On message #15, I suggested that geminal polyamines are uncommon because they split to an imine and ammonia. It may be already known, and is inspired by geminal alcohols that are uncommon because they split to a ketone or aldehyde and water. This explanation is consistent with the easy synthesis of geminal tertiary amines while primary ones are scarce.
It is also consistent with the stability of urea, guanidine and the like. As the sketch illustrates, if the diaminated carbon has already a double bond, the expulsion of ammonia would create cumulated double bonds, which is energetically unfavourable. A polymer would be unfavourable too as it would contain hydrazines.
I wish I had credible heats of formation for imines and geminal polyamines.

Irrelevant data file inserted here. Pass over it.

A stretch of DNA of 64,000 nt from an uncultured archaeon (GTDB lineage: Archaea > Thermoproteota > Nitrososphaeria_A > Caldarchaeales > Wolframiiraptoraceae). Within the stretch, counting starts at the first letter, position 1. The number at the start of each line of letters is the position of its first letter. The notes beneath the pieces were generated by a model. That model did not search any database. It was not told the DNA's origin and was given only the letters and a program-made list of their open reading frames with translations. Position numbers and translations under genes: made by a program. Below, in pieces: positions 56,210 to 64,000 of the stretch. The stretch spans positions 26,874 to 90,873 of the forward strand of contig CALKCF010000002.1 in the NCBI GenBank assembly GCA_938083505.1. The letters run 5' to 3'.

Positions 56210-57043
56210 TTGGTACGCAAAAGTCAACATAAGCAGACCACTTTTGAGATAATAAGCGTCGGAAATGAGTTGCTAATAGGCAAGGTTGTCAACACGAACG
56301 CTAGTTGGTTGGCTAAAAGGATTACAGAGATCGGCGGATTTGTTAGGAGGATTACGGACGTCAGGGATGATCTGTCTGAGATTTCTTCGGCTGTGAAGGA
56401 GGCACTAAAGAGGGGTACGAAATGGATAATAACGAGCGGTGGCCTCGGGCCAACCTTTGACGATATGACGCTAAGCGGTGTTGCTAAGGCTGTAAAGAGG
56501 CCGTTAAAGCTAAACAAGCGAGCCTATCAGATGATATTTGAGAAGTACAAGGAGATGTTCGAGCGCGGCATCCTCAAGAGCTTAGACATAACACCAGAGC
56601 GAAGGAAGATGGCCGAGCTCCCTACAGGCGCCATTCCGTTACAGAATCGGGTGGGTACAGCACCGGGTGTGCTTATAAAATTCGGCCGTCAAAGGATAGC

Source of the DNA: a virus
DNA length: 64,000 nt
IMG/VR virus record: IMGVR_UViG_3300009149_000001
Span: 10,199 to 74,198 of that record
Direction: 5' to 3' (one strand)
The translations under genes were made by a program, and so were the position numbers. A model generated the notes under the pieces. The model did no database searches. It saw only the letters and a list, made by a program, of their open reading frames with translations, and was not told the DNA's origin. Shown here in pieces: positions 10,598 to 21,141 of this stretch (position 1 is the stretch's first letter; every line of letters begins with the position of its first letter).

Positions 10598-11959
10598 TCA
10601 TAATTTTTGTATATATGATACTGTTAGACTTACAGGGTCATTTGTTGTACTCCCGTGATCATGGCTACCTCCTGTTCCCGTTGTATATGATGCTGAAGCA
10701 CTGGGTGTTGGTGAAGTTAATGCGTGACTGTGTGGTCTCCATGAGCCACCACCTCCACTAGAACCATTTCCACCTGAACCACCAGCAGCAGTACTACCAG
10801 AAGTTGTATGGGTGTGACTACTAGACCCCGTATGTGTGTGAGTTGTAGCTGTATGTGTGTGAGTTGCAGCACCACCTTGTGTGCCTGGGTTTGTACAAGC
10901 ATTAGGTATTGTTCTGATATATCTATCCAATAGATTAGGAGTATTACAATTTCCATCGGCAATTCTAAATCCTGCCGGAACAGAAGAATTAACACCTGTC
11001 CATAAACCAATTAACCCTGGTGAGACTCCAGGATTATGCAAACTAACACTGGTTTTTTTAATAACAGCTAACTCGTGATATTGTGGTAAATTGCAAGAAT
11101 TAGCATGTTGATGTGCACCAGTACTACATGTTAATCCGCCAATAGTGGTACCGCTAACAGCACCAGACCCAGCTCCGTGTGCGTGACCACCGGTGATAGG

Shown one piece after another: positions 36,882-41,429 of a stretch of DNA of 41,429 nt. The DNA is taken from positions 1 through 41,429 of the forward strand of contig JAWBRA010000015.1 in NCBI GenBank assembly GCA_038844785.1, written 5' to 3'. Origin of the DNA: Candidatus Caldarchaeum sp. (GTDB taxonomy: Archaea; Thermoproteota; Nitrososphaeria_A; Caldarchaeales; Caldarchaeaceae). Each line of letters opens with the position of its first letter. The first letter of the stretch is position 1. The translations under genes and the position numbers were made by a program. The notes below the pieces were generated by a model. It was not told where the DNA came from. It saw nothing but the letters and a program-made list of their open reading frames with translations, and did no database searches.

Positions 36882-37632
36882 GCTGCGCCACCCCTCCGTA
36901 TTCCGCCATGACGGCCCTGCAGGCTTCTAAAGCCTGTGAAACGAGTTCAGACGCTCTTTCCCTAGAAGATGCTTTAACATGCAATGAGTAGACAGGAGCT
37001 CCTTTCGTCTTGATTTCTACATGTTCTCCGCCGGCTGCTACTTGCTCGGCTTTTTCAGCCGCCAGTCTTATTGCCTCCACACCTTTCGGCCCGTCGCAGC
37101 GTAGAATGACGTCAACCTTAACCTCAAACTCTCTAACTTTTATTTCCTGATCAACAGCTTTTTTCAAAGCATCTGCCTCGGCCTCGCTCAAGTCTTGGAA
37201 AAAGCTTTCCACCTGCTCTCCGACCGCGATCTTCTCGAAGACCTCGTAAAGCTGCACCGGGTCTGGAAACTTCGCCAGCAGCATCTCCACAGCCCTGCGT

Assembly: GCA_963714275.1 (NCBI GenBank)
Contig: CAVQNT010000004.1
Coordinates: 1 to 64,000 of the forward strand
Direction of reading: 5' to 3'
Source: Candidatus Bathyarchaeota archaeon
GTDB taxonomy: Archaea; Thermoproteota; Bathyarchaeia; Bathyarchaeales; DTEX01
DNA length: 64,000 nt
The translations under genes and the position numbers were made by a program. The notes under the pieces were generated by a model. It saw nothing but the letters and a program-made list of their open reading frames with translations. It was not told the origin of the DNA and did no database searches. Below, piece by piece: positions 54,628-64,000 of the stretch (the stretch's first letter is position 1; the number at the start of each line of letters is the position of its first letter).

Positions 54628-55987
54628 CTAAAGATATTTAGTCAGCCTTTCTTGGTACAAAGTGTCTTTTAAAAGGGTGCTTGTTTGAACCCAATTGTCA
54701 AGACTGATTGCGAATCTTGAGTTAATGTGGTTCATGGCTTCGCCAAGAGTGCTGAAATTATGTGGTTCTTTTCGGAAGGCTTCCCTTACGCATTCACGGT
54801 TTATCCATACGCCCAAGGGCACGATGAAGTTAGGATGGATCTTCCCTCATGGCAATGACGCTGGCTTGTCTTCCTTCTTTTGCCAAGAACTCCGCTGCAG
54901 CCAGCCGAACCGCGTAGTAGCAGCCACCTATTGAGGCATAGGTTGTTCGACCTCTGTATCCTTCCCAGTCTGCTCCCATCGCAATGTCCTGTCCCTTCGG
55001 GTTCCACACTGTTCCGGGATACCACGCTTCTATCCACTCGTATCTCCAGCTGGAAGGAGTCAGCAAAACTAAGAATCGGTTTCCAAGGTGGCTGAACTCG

Pushing the similarity with geminal alcohols, where cyclopropanone reacts with water to make the diol because a carbon unfavourably cumulates a small ring ans a double bond, the hypothetical stability of gem-diaminocyclopopane would be a test for this explanation. As on the other sketch, just react dihalocyclopropane with excess ammonia, for instance as warm gases.
Exaggerating further, the hypothetical hexaaminocyclopropane might be interesting for rockets. With H=4×C, it would need little additional hydrogen (mix with a guanidine) to decompose without soot and produce heat, and may also burn efficiently in oxygen.
Marc Schaefer, aka Enthalpy